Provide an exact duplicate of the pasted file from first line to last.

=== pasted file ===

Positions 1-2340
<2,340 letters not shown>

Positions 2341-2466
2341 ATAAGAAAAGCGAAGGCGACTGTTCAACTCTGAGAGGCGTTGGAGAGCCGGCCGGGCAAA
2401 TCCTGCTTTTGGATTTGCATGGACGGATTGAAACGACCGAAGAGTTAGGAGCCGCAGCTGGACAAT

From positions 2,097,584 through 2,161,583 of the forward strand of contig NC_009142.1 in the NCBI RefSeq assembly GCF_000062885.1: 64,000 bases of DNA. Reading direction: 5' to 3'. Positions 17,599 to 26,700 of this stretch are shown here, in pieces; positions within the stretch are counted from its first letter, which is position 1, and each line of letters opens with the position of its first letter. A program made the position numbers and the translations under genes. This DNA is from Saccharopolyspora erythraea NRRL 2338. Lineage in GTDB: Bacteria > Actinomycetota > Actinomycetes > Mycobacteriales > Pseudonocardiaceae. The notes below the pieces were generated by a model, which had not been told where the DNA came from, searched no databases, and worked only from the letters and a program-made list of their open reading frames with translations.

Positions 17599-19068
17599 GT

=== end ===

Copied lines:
Positions 1-2340
<2,340 letters not shown>

Positions 2341-2466
2341 ATAAGAAAAGCGAAGGCGACTGTTCAACTCTGAGAGGCGTTGGAGAGCCGGCCGGGCAAA
2401 TCCTGCTTTTGGATTTGCATGGACGGATTGAAACGACCGAAGAGTTAGGAGCCGCAGCTGGACAAT

From positions 2,097,584 through 2,161,583 of the forward strand of contig NC_009142.1 in the NCBI RefSeq assembly GCF_000062885.1: 64,000 bases of DNA. Reading direction: 5' to 3'. Positions 17,599 to 26,700 of this stretch are shown here, in pieces; positions within the stretch are counted from its first letter, which is position 1, and each line of letters opens with the position of its first letter. A program made the position numbers and the translations under genes. This DNA is from Saccharopolyspora erythraea NRRL 2338. Lineage in GTDB: Bacteria > Actinomycetota > Actinomycetes > Mycobacteriales > Pseudonocardiaceae. The notes below the pieces were generated by a model, which had not been told where the DNA came from, searched no databases, and worked only from the letters and a program-made list of their open reading frames with translations.

Positions 17599-19068
17599 GT